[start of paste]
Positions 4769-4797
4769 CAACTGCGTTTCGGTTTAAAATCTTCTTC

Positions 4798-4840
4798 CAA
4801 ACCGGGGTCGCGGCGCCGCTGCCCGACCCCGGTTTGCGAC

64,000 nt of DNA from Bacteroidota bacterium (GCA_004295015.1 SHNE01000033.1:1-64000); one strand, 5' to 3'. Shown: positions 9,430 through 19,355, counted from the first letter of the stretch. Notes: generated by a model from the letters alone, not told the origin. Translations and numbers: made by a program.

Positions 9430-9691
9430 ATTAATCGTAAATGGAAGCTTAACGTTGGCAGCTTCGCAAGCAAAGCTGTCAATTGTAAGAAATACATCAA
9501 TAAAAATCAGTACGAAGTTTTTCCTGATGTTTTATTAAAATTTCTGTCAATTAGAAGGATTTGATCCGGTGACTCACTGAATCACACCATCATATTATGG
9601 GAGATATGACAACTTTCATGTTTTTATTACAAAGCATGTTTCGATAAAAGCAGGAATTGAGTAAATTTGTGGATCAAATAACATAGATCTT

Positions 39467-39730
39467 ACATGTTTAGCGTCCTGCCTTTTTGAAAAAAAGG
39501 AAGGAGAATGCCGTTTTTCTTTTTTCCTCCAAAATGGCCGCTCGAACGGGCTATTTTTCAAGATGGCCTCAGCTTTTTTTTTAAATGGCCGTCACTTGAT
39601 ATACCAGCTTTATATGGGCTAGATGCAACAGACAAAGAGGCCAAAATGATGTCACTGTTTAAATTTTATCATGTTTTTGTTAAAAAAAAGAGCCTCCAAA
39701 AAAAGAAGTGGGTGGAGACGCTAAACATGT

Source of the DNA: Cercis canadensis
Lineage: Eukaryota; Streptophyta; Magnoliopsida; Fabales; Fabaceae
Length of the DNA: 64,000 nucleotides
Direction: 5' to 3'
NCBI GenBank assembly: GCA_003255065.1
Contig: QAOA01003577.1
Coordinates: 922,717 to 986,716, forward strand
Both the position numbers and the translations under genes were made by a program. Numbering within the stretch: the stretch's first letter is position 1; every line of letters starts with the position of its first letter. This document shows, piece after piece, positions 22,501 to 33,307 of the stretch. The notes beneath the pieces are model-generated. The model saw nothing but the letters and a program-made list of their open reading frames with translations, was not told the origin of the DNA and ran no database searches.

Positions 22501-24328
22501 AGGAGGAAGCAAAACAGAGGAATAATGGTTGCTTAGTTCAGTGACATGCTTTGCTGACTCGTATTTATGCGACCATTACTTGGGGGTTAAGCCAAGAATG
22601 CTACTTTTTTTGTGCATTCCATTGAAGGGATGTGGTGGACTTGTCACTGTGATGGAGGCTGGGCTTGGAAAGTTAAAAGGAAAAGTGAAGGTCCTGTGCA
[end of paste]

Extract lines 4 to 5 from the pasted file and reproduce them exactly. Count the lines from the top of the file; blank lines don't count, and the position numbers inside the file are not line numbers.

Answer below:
4798 CAA
4801 ACCGGGGTCGCGGCGCCGCTGCCCGACCCCGGTTTGCGAC